The Council agreement means that the EU has become the first significant tax jurisdiction in the world to develop and implement a simplified framework for consumption taxes on e-commerce in accordance with the principles agreed within the framework of the Organisation for Economic Co-operation and Development (OECD). The agreement therefore complements the international process at the OECD. The OECD principles on the taxation of e-commerce were agreed at a 1998 conference in Ottawa. These principles establish that the rules for consumption taxes (such as VAT) should result in taxation in the jurisdiction where consumption takes place. The OECD also agreed that a simplified online registration scheme, as now adopted by the Council, is the only viable option today for applying taxes to e-commerce sales by non-resident traders.
A moratorium on taxation of electronic commerce in the EU, as some critics have suggested, would be unworkable and would discriminate unjustifiably against traders selling tangible goods. Furthermore, EU suppliers are already required to levy VAT on the provision of digital products. The new rules extend equivalent taxation to non-EU providers of electronic services to EU customers.
Some critics have also suggested that it is unfair that Member States can apply reduced or zero rates of VAT to certain printed material such as books, newspapers and periodicals. However, digital information services (to which the standard rate of VAT will apply under the new rules) are fundamentally different products, so they should not necessarily be taxed identically.
The Council can formally adopt the Directive once the text agreed has been translated into all eleven of the EU's working languages and once the Parliament has given its opinion about the Regulation that establishes the procedures for co-operation between Member States' VAT authorities and for revenue-sharing. A Parliament opinion on the Regulation is necessary because the Council has changed its legal basis from Article 95 of the Treaty (co-decision by Council and Parliament) to Article 93, under which the Council decides on the proposal unanimously following an opinion from the Parliament. The Commission believes that Article 95 is the correct legal basis.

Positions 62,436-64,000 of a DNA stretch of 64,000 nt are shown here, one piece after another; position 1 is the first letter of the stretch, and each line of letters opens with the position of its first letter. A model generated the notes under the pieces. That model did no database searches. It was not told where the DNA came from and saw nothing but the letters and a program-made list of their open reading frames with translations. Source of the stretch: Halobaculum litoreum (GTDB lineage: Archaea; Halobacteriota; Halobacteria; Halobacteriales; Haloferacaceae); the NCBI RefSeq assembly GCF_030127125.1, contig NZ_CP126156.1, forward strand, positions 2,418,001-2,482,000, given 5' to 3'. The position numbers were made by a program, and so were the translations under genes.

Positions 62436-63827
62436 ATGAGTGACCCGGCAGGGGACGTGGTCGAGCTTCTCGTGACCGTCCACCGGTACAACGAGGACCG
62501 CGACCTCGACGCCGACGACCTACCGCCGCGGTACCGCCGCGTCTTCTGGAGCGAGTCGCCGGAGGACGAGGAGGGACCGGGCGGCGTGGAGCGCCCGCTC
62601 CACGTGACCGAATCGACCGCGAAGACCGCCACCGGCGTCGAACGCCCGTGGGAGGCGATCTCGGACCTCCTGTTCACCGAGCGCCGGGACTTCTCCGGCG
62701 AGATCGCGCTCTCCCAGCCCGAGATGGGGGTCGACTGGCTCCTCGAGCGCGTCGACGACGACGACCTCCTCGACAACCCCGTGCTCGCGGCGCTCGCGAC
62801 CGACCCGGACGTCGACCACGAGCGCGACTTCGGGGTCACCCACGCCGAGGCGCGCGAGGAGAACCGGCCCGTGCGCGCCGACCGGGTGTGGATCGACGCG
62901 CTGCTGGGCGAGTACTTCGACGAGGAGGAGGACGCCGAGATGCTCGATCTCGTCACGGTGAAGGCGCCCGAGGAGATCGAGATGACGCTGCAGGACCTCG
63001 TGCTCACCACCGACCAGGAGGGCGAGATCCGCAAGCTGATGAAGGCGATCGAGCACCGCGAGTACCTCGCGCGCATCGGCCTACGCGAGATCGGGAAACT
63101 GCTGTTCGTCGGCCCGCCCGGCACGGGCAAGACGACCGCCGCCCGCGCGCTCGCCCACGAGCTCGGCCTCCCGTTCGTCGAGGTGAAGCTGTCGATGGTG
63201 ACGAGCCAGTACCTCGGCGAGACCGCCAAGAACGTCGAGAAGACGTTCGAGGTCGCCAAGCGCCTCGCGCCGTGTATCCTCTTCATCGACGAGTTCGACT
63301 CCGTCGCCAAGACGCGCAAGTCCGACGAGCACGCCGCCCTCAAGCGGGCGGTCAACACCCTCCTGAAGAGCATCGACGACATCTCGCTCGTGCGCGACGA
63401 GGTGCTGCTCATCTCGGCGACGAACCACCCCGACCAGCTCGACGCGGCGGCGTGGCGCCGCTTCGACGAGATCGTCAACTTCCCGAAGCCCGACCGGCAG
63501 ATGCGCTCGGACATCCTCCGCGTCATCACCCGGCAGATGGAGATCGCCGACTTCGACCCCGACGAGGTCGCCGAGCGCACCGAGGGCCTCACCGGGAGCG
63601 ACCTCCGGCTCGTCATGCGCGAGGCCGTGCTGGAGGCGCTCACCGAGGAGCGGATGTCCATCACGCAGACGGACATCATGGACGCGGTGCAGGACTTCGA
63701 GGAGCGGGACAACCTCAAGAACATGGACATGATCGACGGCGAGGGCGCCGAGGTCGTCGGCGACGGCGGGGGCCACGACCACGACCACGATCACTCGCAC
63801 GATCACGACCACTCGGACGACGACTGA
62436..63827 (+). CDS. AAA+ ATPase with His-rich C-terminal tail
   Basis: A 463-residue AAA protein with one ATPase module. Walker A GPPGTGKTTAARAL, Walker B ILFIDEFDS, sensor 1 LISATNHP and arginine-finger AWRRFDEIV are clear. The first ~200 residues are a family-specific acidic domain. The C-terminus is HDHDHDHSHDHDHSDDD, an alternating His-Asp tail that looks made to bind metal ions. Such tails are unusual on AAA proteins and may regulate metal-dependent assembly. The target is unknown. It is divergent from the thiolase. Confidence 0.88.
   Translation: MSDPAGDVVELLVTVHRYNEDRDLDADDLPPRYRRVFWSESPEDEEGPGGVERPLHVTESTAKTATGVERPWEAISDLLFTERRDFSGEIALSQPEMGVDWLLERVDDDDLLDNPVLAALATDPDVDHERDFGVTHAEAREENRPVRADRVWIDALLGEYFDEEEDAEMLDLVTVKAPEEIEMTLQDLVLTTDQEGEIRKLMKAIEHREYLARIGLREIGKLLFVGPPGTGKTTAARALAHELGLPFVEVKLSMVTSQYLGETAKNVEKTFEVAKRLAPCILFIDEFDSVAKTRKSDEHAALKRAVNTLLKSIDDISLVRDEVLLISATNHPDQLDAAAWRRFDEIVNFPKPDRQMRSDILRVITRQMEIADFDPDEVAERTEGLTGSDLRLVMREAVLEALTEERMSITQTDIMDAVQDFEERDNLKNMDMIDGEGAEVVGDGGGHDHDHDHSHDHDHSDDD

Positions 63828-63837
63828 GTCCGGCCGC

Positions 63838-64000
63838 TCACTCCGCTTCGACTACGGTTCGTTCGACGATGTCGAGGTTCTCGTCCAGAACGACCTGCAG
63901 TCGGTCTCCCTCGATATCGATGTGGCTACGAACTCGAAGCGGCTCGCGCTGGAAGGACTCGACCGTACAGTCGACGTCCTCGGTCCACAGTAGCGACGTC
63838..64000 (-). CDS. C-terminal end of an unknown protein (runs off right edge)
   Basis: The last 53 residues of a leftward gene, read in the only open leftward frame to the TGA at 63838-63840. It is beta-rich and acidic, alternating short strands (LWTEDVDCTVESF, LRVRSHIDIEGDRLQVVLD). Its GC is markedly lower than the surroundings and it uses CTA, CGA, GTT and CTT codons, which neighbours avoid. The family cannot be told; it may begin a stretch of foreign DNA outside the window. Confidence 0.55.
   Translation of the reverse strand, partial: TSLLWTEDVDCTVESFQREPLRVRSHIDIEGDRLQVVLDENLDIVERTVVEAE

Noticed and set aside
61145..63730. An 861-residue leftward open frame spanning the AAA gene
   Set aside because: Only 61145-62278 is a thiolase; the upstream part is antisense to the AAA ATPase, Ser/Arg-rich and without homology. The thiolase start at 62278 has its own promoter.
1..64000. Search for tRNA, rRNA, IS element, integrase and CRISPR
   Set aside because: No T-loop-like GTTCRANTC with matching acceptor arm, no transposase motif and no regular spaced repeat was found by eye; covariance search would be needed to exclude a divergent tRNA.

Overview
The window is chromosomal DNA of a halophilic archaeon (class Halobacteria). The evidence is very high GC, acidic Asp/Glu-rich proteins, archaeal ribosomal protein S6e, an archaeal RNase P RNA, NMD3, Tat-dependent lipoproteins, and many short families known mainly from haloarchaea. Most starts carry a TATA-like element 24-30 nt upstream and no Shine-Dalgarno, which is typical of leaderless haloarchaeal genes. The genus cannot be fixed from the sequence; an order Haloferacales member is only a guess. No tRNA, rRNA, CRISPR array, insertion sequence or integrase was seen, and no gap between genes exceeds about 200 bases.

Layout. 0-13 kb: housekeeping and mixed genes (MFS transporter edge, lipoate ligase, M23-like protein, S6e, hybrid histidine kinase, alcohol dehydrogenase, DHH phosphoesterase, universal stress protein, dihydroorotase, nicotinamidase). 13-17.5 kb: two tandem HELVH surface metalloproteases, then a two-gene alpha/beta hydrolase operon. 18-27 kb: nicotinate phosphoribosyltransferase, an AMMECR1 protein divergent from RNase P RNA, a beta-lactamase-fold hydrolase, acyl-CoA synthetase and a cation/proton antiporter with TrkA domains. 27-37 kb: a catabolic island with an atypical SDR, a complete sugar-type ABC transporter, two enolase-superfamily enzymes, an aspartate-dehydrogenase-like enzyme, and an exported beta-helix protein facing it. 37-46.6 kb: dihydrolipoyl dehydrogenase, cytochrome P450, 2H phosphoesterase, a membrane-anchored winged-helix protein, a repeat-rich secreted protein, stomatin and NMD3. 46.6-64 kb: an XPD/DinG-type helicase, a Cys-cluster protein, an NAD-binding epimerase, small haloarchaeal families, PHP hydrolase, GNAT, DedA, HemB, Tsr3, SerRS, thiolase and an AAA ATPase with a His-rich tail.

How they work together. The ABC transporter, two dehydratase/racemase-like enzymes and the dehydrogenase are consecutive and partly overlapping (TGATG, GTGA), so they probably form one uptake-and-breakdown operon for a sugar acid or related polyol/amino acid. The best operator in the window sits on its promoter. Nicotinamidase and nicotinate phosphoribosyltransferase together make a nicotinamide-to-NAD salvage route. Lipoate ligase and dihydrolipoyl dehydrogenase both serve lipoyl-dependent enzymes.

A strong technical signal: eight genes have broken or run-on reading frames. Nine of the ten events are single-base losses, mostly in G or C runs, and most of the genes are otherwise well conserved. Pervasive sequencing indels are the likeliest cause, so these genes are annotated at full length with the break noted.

The Council also adopted formally, without discussion, a Directive revising the rates and structure of excise duties on manufactured tobacco. The Directive, based on Commission proposals of 15 March 2001 (see IP/01/368 and MEMO/01/87), will introduce a minimum fixed amount of excise duty per 1000 cigarettes in the most popular price category to narrow differences between tax levels in different Member States. The changes will also ensure that the level of excise duty on tobacco products such as fine-cut tobacco are more closely aligned with the level of duty on cigarettes to reflect increasing health concerns. The Commission proposal also provides for increases in the minimum amounts of tax on cigars, cigarillos and smoking tobacco to adjust for inflation. The new Directive will enter into force from 1 July 2002.
Taxation Commissioner Frits Bolkestein commented: "I am very pleased that the Council has reached unanimous agreement on this important revision of EU rules on tobacco taxation less than a year after the Commission presented the proposal. The Directive will ensure a fair and reasonable level of taxation of all tobacco products sold in the EU. It will also help to tackle fraud and smuggling between Member States by narrowing differences between Member States' tobacco taxation levels."
For further details of the Directive, see IP/02/233.
Details of current rates of excise duty applied to tobacco products are available on the Europa Website: